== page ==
Monday, October 25, 2010

Water Water Everywhere

You'd think an excess of water would be the least of my problems around here, but that hasn't proven to be the case.

As I mentioned, while I was away on my summer holiday, a leak in the water heater caused my bathroom ceiling to collapse, and flooded the bathroom. Since the bathroom (and indeed the kitchen as well) has a drain on the floor, the flooding wasn't much of a problem -- but it caused the walls to mold up.

There's also a constant leak in the hallway outside my apartment -- I don't know if it's the air-conditioning system or the plumbing, or both that are leaking. They fix it, and another appears a few days later.

So then, a couple of weeks ago, I put my clothes in the washing machine -- there's a shared washing machine on the other side of the building -- and turned it on.

The intake hose promptly exploded, spraying hundreds of gallons of hot water into my face, and all the way across the room.

I tried vainly to stop it by shoving the hose back into the wall; then, completely drenched, I went and got help.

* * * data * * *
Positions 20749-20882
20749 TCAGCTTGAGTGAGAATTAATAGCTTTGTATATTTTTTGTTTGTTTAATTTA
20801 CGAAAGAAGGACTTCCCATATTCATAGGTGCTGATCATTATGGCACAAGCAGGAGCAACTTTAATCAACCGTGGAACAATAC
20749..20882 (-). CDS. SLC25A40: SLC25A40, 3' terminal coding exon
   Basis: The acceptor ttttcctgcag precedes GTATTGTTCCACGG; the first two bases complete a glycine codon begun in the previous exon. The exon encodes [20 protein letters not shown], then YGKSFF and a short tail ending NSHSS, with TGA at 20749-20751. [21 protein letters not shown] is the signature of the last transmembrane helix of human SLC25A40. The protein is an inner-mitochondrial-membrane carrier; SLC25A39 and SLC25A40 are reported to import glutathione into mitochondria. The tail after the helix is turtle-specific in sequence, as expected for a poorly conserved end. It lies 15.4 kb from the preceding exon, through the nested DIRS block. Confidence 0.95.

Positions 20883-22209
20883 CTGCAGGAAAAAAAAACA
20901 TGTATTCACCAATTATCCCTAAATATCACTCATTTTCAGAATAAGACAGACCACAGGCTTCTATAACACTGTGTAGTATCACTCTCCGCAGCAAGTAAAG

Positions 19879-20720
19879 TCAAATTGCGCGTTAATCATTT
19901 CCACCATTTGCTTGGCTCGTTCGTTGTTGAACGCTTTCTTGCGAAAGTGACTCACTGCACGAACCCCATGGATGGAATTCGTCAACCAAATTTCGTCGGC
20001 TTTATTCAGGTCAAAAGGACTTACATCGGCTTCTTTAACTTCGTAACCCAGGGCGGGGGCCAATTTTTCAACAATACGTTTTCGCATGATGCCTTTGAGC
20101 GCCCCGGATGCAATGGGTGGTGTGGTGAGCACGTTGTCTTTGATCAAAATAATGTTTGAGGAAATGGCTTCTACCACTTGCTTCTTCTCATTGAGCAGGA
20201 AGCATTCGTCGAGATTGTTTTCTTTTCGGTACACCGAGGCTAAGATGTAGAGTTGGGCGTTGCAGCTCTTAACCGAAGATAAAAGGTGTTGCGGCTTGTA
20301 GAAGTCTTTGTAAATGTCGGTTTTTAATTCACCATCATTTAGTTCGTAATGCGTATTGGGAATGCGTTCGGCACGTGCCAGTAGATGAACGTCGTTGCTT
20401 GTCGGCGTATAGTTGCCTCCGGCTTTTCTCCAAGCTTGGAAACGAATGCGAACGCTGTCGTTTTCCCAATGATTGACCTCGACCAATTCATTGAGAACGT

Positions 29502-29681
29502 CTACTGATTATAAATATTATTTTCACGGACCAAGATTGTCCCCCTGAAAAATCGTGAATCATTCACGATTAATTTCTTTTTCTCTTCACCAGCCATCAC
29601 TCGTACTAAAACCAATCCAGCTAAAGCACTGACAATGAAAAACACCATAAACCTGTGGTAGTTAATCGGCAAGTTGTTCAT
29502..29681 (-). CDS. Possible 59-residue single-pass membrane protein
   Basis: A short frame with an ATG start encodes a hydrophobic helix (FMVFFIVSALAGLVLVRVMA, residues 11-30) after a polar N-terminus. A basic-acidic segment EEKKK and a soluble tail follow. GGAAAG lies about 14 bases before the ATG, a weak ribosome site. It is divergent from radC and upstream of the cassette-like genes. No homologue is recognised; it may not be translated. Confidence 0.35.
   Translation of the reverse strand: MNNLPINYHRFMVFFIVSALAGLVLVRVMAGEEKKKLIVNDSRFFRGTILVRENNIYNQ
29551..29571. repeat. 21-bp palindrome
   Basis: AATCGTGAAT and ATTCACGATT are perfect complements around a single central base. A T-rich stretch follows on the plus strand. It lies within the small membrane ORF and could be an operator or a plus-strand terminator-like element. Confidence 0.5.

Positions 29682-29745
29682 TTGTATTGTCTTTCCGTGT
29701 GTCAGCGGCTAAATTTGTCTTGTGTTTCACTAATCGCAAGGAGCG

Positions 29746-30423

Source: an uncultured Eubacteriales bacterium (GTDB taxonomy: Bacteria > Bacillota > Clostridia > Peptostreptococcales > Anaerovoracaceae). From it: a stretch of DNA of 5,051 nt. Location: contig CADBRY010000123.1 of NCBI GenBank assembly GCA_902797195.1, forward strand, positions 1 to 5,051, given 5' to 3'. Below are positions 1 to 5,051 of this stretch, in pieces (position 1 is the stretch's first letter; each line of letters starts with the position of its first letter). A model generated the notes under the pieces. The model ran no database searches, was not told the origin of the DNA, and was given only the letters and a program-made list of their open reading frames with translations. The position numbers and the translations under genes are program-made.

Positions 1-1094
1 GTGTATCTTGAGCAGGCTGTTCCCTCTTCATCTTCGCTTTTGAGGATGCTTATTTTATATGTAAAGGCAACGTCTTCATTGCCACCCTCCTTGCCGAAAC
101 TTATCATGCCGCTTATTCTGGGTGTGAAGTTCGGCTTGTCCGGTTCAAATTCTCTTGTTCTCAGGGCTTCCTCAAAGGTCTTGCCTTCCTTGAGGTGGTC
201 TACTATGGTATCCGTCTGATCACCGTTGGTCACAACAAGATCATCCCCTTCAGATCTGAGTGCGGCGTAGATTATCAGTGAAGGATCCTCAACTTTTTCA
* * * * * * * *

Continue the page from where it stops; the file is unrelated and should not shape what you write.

The security guard showed up, looked at it, and called another security guard.

Hundreds of gallons of water were now pouring into the hallway. Another teacher and I were haplessly trying to keep the water out of the nearby rooms with mops.

After a half hour or so, the Bangladeshi maintenance guy arrived.

He had not the slightest idea how to turn off the water or stop the leak.

By this time, a group of teachers was busy building a dam in the hallway out of bricks and plastic sheeting. In doing so we managed to channel most of it out the side door.

Eventually I put on a swim suit and cut up an old bicycle inner tube and braved the spray of hot water and forced the tube over the broken hose, trying to channel the flow of the water into some trash barrels. This was succesful, but the trash barrels were filling up completely within a minute, and when full, were basically too heavy to move.

The maintenance main suggested we use the inner tube to direct the water flow into the drainage pipe; we did that for a while and tried using various combinations of duct tape to get it to stay in place, without much luck.

Finally someone hammered a piece of wood into the hole in the wall, and we moved the washing machine in front of it to keep it in place.

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